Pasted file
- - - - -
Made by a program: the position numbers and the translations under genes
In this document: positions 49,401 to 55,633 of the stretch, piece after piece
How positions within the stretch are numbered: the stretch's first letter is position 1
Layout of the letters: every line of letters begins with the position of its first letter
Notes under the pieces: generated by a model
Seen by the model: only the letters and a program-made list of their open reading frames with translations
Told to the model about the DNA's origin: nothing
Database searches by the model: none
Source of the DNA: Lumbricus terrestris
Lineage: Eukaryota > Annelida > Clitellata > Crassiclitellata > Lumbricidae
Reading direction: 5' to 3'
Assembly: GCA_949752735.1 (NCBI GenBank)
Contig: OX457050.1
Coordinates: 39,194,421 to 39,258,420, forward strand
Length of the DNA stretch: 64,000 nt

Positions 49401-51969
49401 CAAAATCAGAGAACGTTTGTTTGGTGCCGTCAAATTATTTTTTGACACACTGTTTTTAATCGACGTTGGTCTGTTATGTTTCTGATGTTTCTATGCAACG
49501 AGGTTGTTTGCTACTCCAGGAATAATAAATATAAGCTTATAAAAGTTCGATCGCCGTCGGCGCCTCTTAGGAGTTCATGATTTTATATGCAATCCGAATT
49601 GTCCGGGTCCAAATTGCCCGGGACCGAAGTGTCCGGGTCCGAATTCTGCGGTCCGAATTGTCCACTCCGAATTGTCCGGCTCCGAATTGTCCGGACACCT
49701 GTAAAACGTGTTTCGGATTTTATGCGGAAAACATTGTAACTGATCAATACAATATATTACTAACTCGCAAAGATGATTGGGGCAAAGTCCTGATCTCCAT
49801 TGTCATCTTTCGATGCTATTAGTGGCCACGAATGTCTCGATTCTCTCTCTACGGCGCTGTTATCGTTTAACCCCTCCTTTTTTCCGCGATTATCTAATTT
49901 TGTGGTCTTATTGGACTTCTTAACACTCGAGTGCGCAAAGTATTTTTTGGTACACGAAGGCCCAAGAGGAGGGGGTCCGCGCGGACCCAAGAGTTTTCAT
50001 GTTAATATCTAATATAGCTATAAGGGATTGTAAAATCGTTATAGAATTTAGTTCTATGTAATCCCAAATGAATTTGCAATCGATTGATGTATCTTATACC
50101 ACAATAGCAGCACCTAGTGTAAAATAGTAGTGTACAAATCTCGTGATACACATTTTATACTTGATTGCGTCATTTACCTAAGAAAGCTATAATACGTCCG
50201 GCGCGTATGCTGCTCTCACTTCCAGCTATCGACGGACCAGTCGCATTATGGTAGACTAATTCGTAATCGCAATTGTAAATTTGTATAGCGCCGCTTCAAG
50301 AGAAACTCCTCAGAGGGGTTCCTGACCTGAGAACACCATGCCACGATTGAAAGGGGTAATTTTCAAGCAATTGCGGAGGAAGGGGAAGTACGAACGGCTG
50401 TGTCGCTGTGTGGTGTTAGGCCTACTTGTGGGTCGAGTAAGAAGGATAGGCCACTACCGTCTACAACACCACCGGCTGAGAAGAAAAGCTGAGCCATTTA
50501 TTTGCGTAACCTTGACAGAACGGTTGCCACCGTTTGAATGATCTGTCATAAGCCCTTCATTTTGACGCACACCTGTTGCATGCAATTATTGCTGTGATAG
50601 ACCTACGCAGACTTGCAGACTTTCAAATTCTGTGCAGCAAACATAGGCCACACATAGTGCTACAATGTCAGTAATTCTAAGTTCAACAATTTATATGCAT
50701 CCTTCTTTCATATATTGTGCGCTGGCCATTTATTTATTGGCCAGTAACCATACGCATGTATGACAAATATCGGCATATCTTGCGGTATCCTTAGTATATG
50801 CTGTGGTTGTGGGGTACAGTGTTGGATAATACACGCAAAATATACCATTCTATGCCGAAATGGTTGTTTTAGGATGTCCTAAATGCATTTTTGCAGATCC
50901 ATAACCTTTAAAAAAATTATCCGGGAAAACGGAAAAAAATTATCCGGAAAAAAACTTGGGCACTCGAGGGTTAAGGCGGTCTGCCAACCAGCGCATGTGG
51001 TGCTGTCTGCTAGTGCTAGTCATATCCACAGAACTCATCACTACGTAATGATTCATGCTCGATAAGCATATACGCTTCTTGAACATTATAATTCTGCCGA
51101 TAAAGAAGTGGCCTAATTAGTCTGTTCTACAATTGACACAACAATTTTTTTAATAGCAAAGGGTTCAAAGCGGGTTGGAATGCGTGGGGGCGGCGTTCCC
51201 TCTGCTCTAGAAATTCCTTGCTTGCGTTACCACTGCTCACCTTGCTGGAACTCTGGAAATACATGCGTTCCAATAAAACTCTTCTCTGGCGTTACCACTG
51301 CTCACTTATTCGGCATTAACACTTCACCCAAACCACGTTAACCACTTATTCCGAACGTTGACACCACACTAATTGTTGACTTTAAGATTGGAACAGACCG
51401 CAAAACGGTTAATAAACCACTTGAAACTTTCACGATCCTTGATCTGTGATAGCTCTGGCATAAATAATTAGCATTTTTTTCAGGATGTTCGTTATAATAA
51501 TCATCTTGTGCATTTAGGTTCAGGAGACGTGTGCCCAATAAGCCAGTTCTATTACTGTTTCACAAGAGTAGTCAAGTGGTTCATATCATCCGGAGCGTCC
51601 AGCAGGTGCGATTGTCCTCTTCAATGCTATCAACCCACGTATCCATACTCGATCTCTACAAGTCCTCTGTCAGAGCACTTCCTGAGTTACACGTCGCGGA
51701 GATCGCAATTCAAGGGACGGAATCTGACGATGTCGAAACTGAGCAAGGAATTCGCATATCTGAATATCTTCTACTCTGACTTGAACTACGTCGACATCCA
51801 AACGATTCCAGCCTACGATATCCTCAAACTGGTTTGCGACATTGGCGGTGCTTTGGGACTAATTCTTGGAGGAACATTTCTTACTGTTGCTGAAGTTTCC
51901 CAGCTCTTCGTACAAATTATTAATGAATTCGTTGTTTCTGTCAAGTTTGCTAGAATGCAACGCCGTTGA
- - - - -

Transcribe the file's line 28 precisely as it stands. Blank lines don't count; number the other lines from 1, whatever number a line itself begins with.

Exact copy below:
50501 TTTGCGTAACCTTGACAGAACGGTTGCCACCGTTTGAATGATCTGTCATAAGCCCTTCATTTTGACGCACACCTGTTGCATGCAATTATTGCTGTGATAG